Office coffee should be . . . well . . . office coffee. People shouldn’t be expecting Starbucks quality, or Starbucks flavor.
Office workers aren’t like the people in a coffee commercial, having deep, meaningful conversations over their steaming mug of cafe au lait. Instead, they just want to slug back a potable shot of caffeine at their desks to help them stay awake and alert during the work day.
So why is there this push on to foist flavored coffee on those of us who are used to the basic swill? At our office, they are always experimenting with new flavors that bring unwelcome smells to the coffee station. One day recently, for example, they were brewing some kind of cinnamon-scented blend. Cinnamon-flavored coffee? Hey, folks . . . this isn’t Morocco, nor is it the North Pole. I don’t need my cup of joe to smell like a Christmas cookie or pumpkin pie. The same goes for chocolate-flavored coffee, or any of the other spiced-up concoctions that the coffee sellers are peddling.
Office coffee is, by definition, an institutional beverage. It is, or should be, basic no-frills stuff. Can’t we just leave it that way?
I suppose the would-be secessionists recognize they can’t really secede — hundreds of thousands died in a bloody Civil War to establish that principle — and are merely hoping to make some kind of symbolic statement. But for what purpose? Saying that you want to secede because your candidate lost is as stupid and mindless as dim-witted celebrities like Cher threatening to leave the country if the Republican candidate wins. In both cases, the sentiment expressed just reflects negatively on the speakers as juvenile sore losers who want to take their ball and go home. What rational American is going to be persuaded by a petition that posits that overly aggressive TSA pat-downs justify secession from the United States?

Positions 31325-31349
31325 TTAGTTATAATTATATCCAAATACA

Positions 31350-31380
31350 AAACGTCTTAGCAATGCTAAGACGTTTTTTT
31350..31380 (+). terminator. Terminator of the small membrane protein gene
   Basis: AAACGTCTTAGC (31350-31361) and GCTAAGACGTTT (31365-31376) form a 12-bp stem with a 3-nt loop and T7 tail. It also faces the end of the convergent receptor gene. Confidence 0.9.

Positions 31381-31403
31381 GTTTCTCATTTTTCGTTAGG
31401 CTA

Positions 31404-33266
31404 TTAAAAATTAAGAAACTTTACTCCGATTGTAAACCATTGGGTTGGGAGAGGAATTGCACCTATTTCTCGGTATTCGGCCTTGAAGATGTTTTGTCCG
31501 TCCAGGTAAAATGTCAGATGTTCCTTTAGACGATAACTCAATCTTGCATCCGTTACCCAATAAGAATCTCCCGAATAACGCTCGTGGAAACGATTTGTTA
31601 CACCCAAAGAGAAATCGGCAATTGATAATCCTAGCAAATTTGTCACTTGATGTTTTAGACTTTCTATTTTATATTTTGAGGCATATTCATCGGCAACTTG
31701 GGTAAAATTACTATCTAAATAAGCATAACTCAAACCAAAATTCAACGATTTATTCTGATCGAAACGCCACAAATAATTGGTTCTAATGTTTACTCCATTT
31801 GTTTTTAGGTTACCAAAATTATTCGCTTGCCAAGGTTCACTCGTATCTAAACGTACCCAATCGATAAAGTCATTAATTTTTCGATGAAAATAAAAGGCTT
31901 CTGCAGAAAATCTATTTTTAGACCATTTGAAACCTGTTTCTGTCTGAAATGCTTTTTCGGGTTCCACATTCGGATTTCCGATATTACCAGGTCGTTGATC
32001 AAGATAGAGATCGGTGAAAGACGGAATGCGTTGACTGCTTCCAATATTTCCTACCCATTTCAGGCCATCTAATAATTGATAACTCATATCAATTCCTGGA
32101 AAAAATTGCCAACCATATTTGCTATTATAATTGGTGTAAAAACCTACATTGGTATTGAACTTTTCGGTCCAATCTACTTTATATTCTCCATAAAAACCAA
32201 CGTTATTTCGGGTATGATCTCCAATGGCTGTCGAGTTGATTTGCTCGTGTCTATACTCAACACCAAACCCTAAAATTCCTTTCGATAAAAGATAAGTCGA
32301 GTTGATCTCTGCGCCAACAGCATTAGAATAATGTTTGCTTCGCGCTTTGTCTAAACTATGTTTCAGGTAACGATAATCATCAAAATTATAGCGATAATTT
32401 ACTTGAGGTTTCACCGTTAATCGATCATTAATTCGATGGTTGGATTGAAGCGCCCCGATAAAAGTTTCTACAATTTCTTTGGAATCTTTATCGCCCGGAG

Rather than submitting silly and counterproductive petitions, people who take their politics seriously would do well to consider the fact that voter turnout fell sharply from 2008 to 2012 and determine why that occurred. I think the answer is simple: Americans turned out to vote for change in 2008 and turned out again to vote for change in 2010 — and no change occurred. They watched an endless Republican primary season that blended into an endless campaign. They suffered through a barrage of negative ads and outright demonization and distortion of the opposing candidates, and they decided they had had enough and just weren’t going to waste their time any more in a process that seems to occupy huge amounts of time, attention, and money without achieving anything.
If our political leaders of both parties don’t figure out how to work together to address our looming problems, and we see only more years of pointless partisan bickering, don’t be surprised if the 2014 and 2016 turnouts continue the downward trend. Americans not only won’t vote, they won’t care.